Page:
W_Tracer2_VBWI_2

Check out Kellyn’s best marathon shoe, the Tracer 2, here.

 

Bold, innovative & breaking records: The creation of the Carbon X

On May 4th, one of HOKA’s most innovative shoes was unveiled in a way that challenged limits. The Carbon X was showcased by HOKA athletes from around the world in attempt to conquer a 100K course in Folsom, CA. The goal was simple — to break a World Record. After nearly five hours of running at a 5:48 per mile pace, Jim Walmsley did just that, walking away with the World Record for the 50 mile distance en route to finishing the 100K.

After years of development by the HOKA Design, Product and Innovation teams, the Carbon X had finally made its debut. We sat down with Director of Design Dr. Matthew Head, and Senior Product Innovation Manager Thibaut Poupard to learn more about how the Carbon X came to life and how this ultra running shoe can help inspire athletes of all types to reach for their personal best.

matt-and-thibautHOKA: What makes this the perfect shoe for breaking the 100K world record?

HEAD: No shoe is perfect for breaking records or can guarantee that! It comes down to a huge combination of factors that aren’t under our control: the wearer, their training, conditions etc.

This shoe has, however, been carefully engineered for moving fast over long distances; perfect for the 100k attempt. It has that classic HOKA cushioning for feeling fresh when the miles add up. It’s also inherently stable, so as the run wears on and you fatigue you have to worry less about your form. Then lastly the Carbon Fiber plate ensures the Carbon X has our best execution of the rocker yet, meaning you can move smoothly through the gait cycle whatever the mile. The result is an ultra running shoe that makes you feel like you want to move fast when you step in and fast as your run progresses.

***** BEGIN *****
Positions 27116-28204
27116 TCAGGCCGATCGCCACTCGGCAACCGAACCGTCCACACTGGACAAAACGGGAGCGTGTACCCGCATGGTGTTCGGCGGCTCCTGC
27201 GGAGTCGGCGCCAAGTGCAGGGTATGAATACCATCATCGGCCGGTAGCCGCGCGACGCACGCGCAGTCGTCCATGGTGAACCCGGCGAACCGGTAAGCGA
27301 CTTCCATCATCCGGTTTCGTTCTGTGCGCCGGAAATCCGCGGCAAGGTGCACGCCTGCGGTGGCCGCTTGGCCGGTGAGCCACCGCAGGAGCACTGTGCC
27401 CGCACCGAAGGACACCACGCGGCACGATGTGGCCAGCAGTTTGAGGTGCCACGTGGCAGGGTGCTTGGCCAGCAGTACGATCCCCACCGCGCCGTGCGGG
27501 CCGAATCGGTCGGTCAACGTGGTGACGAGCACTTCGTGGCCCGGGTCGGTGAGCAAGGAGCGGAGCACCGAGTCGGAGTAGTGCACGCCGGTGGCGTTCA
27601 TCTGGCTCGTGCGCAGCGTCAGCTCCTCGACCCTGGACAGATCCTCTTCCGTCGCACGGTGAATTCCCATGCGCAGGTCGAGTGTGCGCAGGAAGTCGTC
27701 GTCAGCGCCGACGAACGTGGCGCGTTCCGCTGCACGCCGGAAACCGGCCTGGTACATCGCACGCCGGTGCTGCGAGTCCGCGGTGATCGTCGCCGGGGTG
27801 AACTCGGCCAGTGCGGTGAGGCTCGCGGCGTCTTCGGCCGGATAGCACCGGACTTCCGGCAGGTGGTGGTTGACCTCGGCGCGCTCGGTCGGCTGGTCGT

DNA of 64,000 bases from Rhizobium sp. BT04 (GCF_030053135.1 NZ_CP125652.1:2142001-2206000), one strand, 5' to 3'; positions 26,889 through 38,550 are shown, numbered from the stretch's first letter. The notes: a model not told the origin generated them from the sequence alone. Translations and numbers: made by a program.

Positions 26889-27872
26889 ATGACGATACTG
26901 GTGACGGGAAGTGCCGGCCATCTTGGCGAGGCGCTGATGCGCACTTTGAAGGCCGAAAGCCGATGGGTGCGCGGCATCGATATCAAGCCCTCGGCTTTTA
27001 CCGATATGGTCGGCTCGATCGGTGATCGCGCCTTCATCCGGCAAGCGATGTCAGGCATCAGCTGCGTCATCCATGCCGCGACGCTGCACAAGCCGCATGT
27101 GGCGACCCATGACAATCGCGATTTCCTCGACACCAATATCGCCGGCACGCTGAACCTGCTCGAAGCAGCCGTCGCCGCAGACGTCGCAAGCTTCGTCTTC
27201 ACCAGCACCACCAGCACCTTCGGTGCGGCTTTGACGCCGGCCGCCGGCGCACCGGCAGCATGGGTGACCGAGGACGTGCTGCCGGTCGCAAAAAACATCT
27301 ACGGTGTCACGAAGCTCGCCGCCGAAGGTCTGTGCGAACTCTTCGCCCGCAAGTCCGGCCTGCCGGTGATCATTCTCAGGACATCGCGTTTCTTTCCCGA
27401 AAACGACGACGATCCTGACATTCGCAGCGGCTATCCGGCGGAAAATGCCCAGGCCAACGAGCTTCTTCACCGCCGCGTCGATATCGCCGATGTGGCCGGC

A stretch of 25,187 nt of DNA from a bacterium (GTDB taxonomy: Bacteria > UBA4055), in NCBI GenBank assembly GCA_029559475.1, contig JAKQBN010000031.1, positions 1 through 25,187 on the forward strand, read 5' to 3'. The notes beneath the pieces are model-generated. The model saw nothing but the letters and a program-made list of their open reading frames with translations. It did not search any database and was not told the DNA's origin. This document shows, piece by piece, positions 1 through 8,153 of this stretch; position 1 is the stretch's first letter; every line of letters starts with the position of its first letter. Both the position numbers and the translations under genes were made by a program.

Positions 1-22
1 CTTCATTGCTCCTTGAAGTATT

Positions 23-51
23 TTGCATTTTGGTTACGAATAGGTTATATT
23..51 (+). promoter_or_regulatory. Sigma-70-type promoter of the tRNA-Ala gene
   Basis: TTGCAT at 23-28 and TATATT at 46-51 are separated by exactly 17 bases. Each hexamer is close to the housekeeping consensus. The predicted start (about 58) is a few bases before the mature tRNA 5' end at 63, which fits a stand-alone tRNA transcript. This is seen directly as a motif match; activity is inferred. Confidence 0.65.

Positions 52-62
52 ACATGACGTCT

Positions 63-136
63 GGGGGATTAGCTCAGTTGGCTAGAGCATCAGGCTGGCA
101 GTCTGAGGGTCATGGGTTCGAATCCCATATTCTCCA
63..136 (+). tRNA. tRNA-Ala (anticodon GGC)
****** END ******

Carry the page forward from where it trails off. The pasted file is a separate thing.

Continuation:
jim-pcxHOKA: What differentiates this ultra running shoe from our previous carbon plate model, the EVO Carbon Rocket?

POUPARD: The EVO Carbon Rocket was designed to target shorter distances than the Carbon X. The concepts and construction are similar, but there are clear differences. The Carbon X has a greater amount of cushioning, and a more pronounced heel to toe drop— 5mm vs. 1mm. Ultimately, the Carbon X is a shoe designed to empower athletes of all levels to perform at their best, enabling them to roll smoothly and efficiently.

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HOKA: What aspect of this design are you most proud of?

HEAD: I’m proud of the whole package and what we’ve done as a team. It’s a classic HOKA product, made for everyone; we focused on the problem of moving fast over long distances and this is the result. If I had to pick something, the reaction people give when putting the shoe on for the first time and going for a jog has been really satisfying so far.

HOKA: Why will original HOKA fans loves this shoe?

HEAD: This is unmistakably a HOKA product — a great rocker, endless cushioning and inherent stability, all in a fast package. So, for a HOKA fan it’s just another extension of our experience and another difficult choice to make!

 

HOKA: Why is now the right time for HOKA to release the Carbon X?

POUPARD: After years of perfecting the Carbon X, it finally felt ready. In addition, the goals of the shoe aligned with the aspirations of the HOKA brand and our athletes. By setting the 100K Record challenge with Project Carbon X, we could inspire runners to push their own limits in whatever distance they pursue. It started with trail running. We are now we are inspiring people in the same way on the road. It is in our DNA.

HOKA: What testing went into perfecting this shoe? Who tested it, and in what conditions? How did that feedback help develop the Carbon X as we see it?

POUPARD: The Carbon X has been extensively tested by HOKA Athletes, everyday runners and in labs to ensure it reaches the standard HOKA has set with previous styles. We’ve produced many iterations over many years and tested them all to ensure that we’ve delivered the right balance of attributes.

HOKA: Who was the Carbon X made for?

POUPARD: The Carbon X was made for all runners who are willing to make their heart beat faster in the pursuit of speed!

Shop the shoe that HOKA Athlete Jim Walmsley broke the 50 Mile World Record in here.